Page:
“It was nice to have a good margin at the turnaround,” said Lavelle. “But when you’re out there, it’s weird. It’s never guaranteed. If they are picking it up, you hope you’re at least running as fast as they are. I knew there were some fast runners chasing me.”

But after her superb bike, Lavelle’s sixth-fastest 38:13 run was more than enough to hold off the field.

Surprising Sarah Haskins, a former cross country and track runner at Tulsa, continued her world class coming out party with a well balanced race – a second fastest 18:46 swim, a sixth fastest 1:03:22 bike, and a fourth fastest 36:53 run. These consistent splits left her 44 seconds back of Lavelle but 24 seconds ahead of 2002 ITU World champ and St. Anthony’s runner-up Cave, another 13 seconds ahead of established ITU star Bennett in fourth, and a further eight seconds ahead of the surprisingly strong showing of Germany’s Nina Kraft. Kraft is beginning a return to the sport after being suspension from the sport following a positive drug test for EPO at Ironman Hawaii in 2004.

Haskins, who finished 10th – and top American – at the Ishigaki ITU World Cup in Japan, survived one close call. “This car pulled out of a gas station suddenly on the bike and I had to swerve to miss it by a foot,” she recalls. “I was so scared.” Haskins said she could see Lavelle near the end but was too worn down by the bike to charge harder. “The bike was hard, my legs burned all he way.”

2000 Olympian Joanna Zeiger was disappointed with her seventh place finish – despite feeling healthy. “My legs were sluggish,” said the Boulder, Colorado resident. “It was my first short course race in seven months, so I’m glad I came out here to work out the kinks before I try to defend my title in St. Croix next week.”

Winter Garden, Florida’s Marc Bonnet-Eymard defended his St. Anthony’s overall amateur title with a time of 1:53:35, leading 25-29 winner Daniel Moss of Alpharetta, Georgia by 2 minutes and 8 seconds. Danielle Sullivan of Blue Point, N.Y., took the overall women’s amateur title and the 30-34 crown with a 2:12:04. Master’s winner Linda Robb Neary of Juno Beach, Florida was back 21 seconds and 15-19 winner Kailand Cosgrove of Tarpon Springs, Florida was third by 3 minutes 14 seconds.

Scott Colton of Riviera Beach, Florida won the men’s masters title with a fine 2:01:16.

Winston Allen of St. Augustine, Florida took the men’s 75-79 title in 3:15:48, and Jackie Yost took the women’s 75-79 title in a fine time of 3 hours 37 minutes.

St. Anthony’s Triathlon. St. Petersburg, Fla. April 30, 2006.
S 1.5km/B 40km/R 10km

Overall Results, Elite Men:
1. Rasmus Henning (Den) 1:46:14
2. Hunter Kemper (USA) 1:46:54
3. Matt Reed (USA) 1:47:41
4. Andy Potts (USA) 1:48:11
5. Craig Alexander (Aus) 1:50:16
6. Bjorn Andersson (Swe) 1:50:59
7. Richie Cunningham (Aus) 1:51:48
8. Brian Fleischmann (USA) 1:52:06
9. Shane Reed (Nzl) 1:52:13
10. TJ Tollakson (USA) 1:52:15

Overall Results, Elite Women:
1. Becky Lavelle (USA) 2:00:04
2. Sarah Haskins (USA) 2:00:48
3. Leanda Cave (Gbr) 2:01:12
4. Laura Bennett (USA) 2:01:25
5. Nina Kraft (Ger) 2:01:33
6. Susan Williams (USA) 2:01:57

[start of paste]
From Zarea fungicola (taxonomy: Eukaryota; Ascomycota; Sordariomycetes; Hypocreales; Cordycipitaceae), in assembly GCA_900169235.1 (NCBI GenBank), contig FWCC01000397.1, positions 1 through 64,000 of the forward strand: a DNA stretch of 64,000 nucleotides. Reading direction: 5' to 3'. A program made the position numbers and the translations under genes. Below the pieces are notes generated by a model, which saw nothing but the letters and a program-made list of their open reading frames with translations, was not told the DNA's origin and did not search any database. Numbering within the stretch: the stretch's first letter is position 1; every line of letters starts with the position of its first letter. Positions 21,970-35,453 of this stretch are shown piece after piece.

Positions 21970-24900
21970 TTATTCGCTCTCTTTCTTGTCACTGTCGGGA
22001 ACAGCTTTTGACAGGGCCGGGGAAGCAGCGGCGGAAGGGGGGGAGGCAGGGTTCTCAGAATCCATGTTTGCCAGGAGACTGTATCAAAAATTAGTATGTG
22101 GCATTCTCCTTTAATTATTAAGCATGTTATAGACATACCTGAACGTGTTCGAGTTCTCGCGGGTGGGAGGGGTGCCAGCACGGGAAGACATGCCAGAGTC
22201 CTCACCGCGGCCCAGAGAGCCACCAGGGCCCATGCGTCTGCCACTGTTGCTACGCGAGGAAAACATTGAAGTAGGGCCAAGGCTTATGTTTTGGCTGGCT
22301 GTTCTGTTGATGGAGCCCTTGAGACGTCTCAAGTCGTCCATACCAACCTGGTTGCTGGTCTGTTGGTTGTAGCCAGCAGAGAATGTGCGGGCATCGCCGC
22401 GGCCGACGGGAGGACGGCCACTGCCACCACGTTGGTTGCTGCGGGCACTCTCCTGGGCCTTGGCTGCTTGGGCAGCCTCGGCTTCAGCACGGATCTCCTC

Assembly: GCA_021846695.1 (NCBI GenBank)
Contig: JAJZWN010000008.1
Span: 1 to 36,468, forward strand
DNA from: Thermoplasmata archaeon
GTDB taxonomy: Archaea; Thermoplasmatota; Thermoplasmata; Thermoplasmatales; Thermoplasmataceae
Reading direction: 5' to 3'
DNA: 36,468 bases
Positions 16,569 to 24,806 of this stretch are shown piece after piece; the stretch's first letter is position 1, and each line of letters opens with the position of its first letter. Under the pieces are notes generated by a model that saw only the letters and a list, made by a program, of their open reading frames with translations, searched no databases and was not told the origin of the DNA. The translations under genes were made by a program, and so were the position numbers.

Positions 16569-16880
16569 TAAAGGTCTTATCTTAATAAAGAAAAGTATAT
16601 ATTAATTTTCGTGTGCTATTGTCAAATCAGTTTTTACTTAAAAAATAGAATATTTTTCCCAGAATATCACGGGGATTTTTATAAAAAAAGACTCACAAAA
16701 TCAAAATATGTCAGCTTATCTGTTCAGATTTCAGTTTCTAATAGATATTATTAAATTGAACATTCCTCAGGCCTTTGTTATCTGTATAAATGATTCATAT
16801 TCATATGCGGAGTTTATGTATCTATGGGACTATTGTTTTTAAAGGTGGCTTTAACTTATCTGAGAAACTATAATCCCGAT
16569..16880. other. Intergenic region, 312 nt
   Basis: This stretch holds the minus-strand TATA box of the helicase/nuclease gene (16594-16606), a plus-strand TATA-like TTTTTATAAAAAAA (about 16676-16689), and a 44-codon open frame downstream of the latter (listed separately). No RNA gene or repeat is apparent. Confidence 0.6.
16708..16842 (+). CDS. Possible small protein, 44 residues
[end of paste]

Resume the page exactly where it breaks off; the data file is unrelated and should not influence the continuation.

7. Jasmine Oenick (USA) 2:02:40
8. Joanna Zeiger (USA) 2:03:42
9. Sara McLarty (USA) 2:03:57
10. Dede Griesbauer (USA) 2:04:44.

St. Anthony Triathlon

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I learned a lot in my 2nd professional race and I am still pondering over the take-home lessons.  I’m disappointed in the outcome and in hind site; there wasn’t much I could have done to avoid it.  About 21 days before the race I got sick and stayed that way, unable to train, for the next 14 days (it seemed that many people who had this cold stayed sick for an extended period of time).  So I was left with one week to prepare for the race.  I felt good enough; at least I did not feel the immediate symptoms anymore.  While trying to maintain a positive attitude, there just wasn’t that extra zip you would expect a week before a big race.

It was still amazing and an outstanding experience.  I was racing alongside the best triathletes in the world and although they made me feel slow…I’ll have better days and be more competitive down the road.

webstart.JPGstart line
We lined up for the beach start and after several minutes of thinking we could go in the next 10 seconds the horn went off and I was less than aggressive getting into the water.  My first attempt at swimming was in shallow water and knocked my goggles loose in the process.  I stood up and fixed them.  Those 2 – 3 seconds allowed the whole field to get in front of me.  From there it was hard to swim through the pack and it was not until we rounded the last buoy that I got into my groove.  I passed several swimmers and noticed the lead group way ahead and out of reach.  I lead the second group in and although my T1 was quick, I was behind my group as we ran with our bikes out of the transition area.

At this point, I felt I could still have a great race, the swim was not tough and the plan was to use some saved energy on the bike.  However, the energy levels were far from what I am used to in a big race.  My legs just didn’t have the power and stamina.  It was hard to see the group of bikers pull away from me, especially as the pace was nothing fantastic.  Then for the next several miles I saw most of the racers, save the 10 leaders, pass me on the bike.  Not one of them could I keep up with.  Ooouch!  Needless to say my thought process was not the most positive at this point.  I went from competing, to trying to finish, and focused on doing my best!  

The bike was brutal for me, not because of the wind, although it added insult to injury, it was mostly a lack of having that extra zone to tap into – the power you expect on race day.  It makes you appreciate being 100 percent healthy and yearning for another race when this will be the case.

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Starting the run I was peeved to notice some pain in my right hip (from a tight IT Band).  With the adreniline and excitement I did not expect to feel this in the race.  But after a couple miles of warming up, it felt OK.  And the run felt good, I thought that I might have a good 10k split, maybe even a PR which would be sub 35 minutes.  But feeling good in the run may not be the best sign as my split was slow.  It was really slow.  A 38:40 just tells me that it wasn’t my day and that the cold took more out of me than I had hoped, or possibly, did not allow me to capitalize on some important training.

Results for St Anthony Triathlon.